Thanks for the link, most interesting. I still think W. Carter was basically a rotter! It's only 10 mins between boats 4 and C even by the revised times. I suppose, since boat 4 took so long to get away, that he could have seen them into it, and then wandered off. But I don't think so. Her divorce citation (Lord, TNLO) says he woke her and told her to get herself and the children up to the boats, and that was the last she saw of him until the Carpathia the next day. So he didn't help her and the children, nor did she record that he was saying his farewells as they got into boat 4, which you would expect if he were seeing his family safely off. He also greeted her on the Carpathia (it's said) with the words that he'd had a jolly good breakfast and never thought she would make it. He obviously left a bad impression on her - maybe he was more bothered about his new Renault in the hold ...
Monica
 
Dec 7, 2000
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Monica,

Mrs. Carter and her lawyers obviously twisted information in order to put Mrs. Carter into more favorable light so she could get her divorce. If you read the accounts from 1912, they do not correspond with the divorce papers. I can't remember any accounts by Mrs. Carter specifically, but those that I've read from Mr. Carter show him in much more favorable light. Mrs. Carter and her lawyers obviously used the wrong boat launching times to their advantage, even though 1912 accounts say he was with his family until they left in the boat.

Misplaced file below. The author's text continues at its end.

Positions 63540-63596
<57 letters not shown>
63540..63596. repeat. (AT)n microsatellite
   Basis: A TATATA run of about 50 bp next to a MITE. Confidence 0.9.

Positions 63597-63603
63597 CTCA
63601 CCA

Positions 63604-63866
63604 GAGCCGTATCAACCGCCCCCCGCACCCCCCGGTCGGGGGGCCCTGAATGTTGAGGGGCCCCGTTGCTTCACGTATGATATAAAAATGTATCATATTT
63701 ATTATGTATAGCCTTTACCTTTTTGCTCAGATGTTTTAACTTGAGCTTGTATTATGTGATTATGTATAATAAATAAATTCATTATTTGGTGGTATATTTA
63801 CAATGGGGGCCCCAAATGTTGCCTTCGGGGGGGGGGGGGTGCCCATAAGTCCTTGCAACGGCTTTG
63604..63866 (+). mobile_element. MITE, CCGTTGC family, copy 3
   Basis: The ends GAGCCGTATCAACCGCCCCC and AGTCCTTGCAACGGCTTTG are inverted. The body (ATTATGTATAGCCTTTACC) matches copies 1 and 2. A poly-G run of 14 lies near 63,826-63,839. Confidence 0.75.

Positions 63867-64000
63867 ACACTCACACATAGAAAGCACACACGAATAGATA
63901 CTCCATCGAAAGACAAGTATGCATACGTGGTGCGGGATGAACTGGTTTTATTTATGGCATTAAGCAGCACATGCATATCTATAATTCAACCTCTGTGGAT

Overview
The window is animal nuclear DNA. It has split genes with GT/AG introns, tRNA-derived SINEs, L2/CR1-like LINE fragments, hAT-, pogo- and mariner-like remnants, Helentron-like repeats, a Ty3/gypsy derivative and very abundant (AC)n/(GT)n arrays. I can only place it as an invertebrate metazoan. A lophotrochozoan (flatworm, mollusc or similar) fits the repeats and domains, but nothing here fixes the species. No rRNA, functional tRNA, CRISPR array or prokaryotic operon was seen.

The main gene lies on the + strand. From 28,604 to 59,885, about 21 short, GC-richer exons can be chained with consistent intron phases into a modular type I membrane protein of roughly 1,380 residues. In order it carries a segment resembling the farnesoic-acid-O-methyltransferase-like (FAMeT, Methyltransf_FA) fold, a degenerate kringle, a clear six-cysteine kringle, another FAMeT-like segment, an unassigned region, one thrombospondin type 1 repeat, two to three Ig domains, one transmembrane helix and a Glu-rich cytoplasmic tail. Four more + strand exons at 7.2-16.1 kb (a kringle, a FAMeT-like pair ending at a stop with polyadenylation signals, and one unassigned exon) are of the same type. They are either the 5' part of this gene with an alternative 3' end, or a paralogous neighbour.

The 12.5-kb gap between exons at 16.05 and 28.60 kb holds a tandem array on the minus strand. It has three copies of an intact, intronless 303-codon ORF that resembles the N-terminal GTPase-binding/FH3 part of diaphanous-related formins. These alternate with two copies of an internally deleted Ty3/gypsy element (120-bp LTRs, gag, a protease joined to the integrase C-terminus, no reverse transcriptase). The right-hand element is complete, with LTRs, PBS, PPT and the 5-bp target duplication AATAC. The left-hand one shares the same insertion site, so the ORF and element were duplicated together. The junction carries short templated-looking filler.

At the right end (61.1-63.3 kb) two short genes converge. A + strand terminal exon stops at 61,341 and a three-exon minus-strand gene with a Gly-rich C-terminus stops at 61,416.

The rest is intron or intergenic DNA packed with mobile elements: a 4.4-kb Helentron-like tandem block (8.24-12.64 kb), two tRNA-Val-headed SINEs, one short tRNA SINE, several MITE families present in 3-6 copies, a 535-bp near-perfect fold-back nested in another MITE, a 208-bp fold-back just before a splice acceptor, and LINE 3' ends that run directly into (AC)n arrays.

After saying goodbye to his family what was he supposed to do? Wait around for 20 minutes or longer until it was considered ok for him to look for safety? Once his family was gone, he was on his own. It was his luck that he made his way to the starboard side where he did manage to get on a boat.

He had absolutely no control of how soon his boat got to the Carpathia. It was not his fault that boat 4 stayed around the scene, picked up people from the water and then rescued some people from collapsible B. In the mean time those in charge of collapsible C (which is where he was) made their way for the Carpathia, which is why they got there sooner. This was under no influence of Mr. Carter.

We don't know what happened to the manservant. Perhaps Mr. Carter and Cairns went their separate ways to try their own luck. But from what I read and I'm sure that the family stuck together until boat 4 was lowered.

Regards,

Daniel.
 

Pam Kennedy

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Oct 24, 2005